Exploring the Istrian Peninsula

Yesterday we took a day trip to Pula and Rovinj (pronounced Roveen). It was about a two hour ride to Pula which is the southern-most city in Istria and one of great historical importance. Pula’s location at the end of the Istrian peninsula made it geographically important to the Roman empire for the import and export of goods. It has since remained an important memorial to Roman times as there are quite a few ruins still preserved. Once we arrived we bought a map to orient ourselves and then headed in the direction of the Roman amphitheater. The arena in Pula is the 6th largest Roman amphitheater in the world and is still used as a venue for concerts and plays. But in Roman times this arena was in fact used for gladiator battles, among less interesting acts. A lot has changed over the years – there are plastic chairs on the arena floor for audiences and a large stage was set up with lights and speakers – but it was still easy to visualize an arena packed with Romans shouting and cheering for the favored gladiatorial outcome. We had the opportunity to go under a section of the arena floor for an exhibit; it was an area where previously the gladiators, animals, or wounded/killed gladiators would have been held – which area it had been was not made clear. After we left the arena we walked about Pula’s centre to find some of the other notable Roman ruins. We saw Hercules’s Gate – he was the patron god of ancient Pula – which has been damaged and rebuilt numerous times throughout history. It was one of the gates through which one could gain access through the old Roman walls of Pula. We also saw the Golden Gate, a triumphal arch, which once stood with the city gate and walls, but is now the only remainder. Pula has also retained the forum which was the political, religious, and commercial center of ancient Pula. In the forum (or square) stands the Temple of Augustus. It is the only fully preserved temple in the forum today.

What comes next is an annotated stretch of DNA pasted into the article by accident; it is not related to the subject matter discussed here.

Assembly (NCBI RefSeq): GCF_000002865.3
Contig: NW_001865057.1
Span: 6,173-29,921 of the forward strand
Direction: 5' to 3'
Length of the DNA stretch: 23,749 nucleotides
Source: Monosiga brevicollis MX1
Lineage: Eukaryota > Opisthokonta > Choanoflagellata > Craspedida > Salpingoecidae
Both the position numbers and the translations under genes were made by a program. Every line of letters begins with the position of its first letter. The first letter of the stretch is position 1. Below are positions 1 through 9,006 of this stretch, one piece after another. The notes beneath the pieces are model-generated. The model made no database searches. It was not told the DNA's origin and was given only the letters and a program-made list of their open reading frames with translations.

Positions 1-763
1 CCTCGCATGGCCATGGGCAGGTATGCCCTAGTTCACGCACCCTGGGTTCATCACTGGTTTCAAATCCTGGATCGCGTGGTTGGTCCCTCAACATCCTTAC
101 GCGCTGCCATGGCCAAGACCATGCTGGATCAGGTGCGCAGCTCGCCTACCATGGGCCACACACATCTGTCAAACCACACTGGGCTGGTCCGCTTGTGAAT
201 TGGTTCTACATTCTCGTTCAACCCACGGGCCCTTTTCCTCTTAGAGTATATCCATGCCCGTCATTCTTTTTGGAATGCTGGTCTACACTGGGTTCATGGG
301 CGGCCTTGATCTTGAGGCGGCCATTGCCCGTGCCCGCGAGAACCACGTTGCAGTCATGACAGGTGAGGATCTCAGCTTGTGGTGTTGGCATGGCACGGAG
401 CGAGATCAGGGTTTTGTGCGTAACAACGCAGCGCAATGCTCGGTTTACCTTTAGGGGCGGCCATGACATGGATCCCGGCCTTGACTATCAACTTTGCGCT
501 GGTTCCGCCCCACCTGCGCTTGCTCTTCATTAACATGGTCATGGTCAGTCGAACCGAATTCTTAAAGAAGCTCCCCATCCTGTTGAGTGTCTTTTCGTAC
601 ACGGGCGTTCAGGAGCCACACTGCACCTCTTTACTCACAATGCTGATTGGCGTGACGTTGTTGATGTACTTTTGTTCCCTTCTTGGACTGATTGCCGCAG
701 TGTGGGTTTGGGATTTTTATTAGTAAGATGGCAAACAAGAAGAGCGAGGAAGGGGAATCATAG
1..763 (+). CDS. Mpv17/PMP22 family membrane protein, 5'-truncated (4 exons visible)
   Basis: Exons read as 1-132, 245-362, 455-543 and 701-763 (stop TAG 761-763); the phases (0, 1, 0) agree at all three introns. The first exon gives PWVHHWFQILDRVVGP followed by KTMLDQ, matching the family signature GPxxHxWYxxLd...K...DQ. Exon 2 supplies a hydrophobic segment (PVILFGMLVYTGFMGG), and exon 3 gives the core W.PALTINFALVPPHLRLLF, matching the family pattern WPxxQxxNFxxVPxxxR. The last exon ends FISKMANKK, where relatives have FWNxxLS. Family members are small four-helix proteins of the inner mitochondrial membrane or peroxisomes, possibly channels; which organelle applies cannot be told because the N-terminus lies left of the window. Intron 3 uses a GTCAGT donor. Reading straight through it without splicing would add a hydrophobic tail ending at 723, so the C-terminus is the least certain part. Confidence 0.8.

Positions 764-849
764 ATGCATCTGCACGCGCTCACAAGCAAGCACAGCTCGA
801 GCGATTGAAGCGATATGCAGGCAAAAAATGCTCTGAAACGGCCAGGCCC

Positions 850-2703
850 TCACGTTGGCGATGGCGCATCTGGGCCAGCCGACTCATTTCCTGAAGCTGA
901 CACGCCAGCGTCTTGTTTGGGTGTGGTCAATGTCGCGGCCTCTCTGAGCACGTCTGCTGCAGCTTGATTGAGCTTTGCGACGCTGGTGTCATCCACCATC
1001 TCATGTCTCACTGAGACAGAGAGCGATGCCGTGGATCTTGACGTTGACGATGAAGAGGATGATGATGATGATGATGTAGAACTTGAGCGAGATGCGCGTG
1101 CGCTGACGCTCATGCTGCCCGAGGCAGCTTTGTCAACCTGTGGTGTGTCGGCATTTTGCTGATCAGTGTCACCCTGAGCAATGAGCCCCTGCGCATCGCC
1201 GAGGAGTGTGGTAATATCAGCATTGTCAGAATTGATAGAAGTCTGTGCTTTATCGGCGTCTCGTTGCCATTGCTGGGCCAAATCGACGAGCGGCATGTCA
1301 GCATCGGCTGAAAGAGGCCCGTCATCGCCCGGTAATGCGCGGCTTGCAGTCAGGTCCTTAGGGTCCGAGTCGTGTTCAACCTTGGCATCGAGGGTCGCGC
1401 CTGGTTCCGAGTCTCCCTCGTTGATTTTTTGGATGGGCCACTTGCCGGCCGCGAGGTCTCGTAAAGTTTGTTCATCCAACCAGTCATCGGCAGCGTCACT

The arena in Pula

 

 

Hercules’s Gate

Temple of Augustus

The Golden gate

We left Pula and headed toward Rovinj, the halfway point on our journey back to Poreč. Rovinj’s centre is a circular peninsula with small, quiet streets that appear almost as alleyways. It’s a gorgeous little town. We instantly fell in love with the colors, the solitude, and the intimacy. It’s a popular tourist town, but there are so many various passageways it was easy to find ourselves with only 3 or 4 other people. We walked through the centre in search of a place to swim and discovered a sunny spot away from the more populated areas. We stayed for a few hours before packing up and walking toward the bus station. It was around dusk, but the sun was full and the breeze cool. We really enjoyed our short time in Rovinj and next time it may be our sole destination.

 

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